The RAF, RN and Maritime Coastguard Agency (MCA) today maintain a 24-hour Search and Rescue Service covering the whole of the United Kingdom Search and Rescue Region (UKSRR). This equates to an area of approximately 1 million square miles of land and sea. The military element of this service exists primarily to assist with military aeronautical incidents, however, the majority of tasking involves assisting civilians on both land and at sea. Tasks range from airlifting sick and injured crew from fishing vessels to transfering seriously ill patients requiring urgent medical treatment.

To meet the SAR tasks, winch equipped RAF, RN and MCA Sea King helicopters are located at 12 bases around the UK coastline. All except Portland are on 24hr standby and must be airborne within 15 mins by day and 45 mins at night. A Nimrod MR2 maritime patrol aircraft is also on permanent 2 hour standby at RAF Kinloss. It is equipped with lifesaving equipment that can be dropped to survivors in the water. In addition, the Nimrod serves as an essential asset for searching large areas at sea, and at long distances from the UK mainland, using its comprehensive location equipment.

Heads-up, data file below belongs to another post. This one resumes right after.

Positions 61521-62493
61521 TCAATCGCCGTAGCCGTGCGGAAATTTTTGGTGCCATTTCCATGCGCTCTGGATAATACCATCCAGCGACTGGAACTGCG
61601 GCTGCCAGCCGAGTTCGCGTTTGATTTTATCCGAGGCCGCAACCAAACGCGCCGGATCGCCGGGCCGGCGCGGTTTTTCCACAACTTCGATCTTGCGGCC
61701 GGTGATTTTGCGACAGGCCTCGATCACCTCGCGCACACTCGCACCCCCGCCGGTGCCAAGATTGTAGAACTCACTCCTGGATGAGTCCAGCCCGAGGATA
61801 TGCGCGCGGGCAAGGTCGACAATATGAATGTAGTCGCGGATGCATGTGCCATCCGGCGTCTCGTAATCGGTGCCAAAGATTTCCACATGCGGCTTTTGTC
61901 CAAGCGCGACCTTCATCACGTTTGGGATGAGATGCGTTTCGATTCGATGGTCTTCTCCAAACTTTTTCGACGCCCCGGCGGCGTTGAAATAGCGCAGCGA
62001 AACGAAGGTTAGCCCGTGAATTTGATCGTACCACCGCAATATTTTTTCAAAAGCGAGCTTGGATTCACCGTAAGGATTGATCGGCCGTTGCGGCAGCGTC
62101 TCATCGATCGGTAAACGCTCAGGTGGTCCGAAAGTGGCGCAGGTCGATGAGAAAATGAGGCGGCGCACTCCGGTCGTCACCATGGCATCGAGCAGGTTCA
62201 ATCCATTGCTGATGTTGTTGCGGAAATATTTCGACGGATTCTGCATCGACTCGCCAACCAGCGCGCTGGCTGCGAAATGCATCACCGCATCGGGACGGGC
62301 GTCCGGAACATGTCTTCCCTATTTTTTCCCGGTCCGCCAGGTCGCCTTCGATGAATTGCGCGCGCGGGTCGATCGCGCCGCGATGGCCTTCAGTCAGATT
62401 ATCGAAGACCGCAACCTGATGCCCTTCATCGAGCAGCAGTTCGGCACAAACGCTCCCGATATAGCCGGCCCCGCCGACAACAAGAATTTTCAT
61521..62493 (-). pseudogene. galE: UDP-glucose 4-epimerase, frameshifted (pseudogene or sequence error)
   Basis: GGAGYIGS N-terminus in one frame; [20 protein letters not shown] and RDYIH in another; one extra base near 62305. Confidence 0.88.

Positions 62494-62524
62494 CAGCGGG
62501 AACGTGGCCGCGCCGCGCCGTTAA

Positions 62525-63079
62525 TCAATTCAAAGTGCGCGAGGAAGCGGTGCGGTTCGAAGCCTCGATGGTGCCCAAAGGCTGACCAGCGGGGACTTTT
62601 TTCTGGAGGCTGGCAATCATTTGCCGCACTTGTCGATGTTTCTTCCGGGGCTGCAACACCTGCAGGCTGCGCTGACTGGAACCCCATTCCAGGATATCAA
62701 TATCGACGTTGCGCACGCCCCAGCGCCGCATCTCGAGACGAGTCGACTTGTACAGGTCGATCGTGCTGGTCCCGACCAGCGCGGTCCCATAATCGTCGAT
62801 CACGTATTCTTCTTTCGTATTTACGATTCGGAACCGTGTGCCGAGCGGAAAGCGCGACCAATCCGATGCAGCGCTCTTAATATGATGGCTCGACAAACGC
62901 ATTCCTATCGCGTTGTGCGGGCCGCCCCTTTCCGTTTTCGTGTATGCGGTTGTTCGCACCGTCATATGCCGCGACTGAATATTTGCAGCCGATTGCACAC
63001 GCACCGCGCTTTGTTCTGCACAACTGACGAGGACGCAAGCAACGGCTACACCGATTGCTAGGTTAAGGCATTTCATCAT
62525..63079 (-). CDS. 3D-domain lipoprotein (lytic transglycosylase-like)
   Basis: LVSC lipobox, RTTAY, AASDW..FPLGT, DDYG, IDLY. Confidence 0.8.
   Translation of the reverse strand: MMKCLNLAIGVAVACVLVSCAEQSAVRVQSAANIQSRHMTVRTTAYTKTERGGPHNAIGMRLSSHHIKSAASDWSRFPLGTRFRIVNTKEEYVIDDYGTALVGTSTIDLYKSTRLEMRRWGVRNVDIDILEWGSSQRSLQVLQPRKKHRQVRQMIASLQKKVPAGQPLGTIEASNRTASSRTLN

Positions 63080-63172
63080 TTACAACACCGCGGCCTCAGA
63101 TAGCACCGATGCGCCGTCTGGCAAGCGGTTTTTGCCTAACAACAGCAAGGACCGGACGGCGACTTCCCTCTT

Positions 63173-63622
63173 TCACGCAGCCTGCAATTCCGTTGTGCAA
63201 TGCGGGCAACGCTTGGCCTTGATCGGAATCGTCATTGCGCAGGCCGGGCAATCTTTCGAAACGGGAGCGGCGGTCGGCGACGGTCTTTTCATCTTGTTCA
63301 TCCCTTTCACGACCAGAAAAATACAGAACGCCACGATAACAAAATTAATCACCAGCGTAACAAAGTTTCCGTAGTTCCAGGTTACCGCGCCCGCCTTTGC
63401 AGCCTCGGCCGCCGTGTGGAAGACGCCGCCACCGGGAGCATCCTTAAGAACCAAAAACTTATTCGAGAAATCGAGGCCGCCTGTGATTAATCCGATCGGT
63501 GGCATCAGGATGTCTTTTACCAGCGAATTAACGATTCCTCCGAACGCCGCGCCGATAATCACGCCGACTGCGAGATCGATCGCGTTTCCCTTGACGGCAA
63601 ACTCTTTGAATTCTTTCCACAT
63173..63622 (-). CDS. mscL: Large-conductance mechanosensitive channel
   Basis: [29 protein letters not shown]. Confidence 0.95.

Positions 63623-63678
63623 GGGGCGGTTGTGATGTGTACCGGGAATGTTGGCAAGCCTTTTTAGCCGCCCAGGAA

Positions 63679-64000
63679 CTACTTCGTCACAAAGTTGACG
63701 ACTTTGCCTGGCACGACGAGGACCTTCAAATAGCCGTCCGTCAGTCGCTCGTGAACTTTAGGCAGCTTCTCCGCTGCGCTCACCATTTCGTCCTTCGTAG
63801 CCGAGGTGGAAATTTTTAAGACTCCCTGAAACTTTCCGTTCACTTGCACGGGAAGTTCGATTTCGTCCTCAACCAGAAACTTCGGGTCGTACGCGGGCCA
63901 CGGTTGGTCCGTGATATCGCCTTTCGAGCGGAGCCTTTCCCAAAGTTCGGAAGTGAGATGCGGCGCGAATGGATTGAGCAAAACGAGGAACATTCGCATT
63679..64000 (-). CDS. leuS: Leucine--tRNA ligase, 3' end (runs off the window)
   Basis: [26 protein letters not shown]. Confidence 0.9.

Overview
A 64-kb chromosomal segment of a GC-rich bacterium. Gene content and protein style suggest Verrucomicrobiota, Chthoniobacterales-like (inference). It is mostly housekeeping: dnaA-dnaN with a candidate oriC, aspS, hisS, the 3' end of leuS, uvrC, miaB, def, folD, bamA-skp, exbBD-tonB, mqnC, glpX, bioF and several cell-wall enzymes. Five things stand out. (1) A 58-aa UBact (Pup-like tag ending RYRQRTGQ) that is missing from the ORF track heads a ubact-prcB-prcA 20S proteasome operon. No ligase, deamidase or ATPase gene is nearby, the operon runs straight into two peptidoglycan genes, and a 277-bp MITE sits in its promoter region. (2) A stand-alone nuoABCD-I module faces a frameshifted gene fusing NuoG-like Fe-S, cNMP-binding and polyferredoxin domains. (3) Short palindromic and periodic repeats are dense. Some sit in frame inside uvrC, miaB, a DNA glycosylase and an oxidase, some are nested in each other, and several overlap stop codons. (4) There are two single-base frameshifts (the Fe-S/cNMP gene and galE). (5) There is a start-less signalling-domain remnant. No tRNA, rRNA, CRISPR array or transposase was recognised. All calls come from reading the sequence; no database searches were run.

The extensive onboard communications suite also makes it an ideal platform to co-ordinate SAR assets on scene. ARCC staff may also call upon any other military or civilian units that may be near the incident area to render assistance. Four RAF Mountain Rescue Teams (MRT) complete the assets available within the UKSAR Organisation. Teams comprise mainly of volunteer RAF members with approximately 7 permanent members per team. Similarly, their primary tasking is to assist in the recovery of downed military aircrew, although they are more frequently called upon to assist in civilian land rescues. Team members are specially trained in dealing with the complexities of locating and securing aircraft crash sites, however, they are fully trained in all aspects of search techniques and casualty care. In addition, civilian mountain rescue teams located all around the UK can be requested to help in the search and rescue of a casualty.

The ARCC is equipped with a purpose-designed Rescue Coordination System. The computer-based system gives controllers immediate access to a wide-ranging database of emergency services and assets, and allows detailed logging of incidents in real time. The system allows for communications at the touch of a screen to all military SAR units, as well as numerous CG, Police and local authority centres. Staff can also communicate directly with aircraft and MRTs via a long range HF Radio System.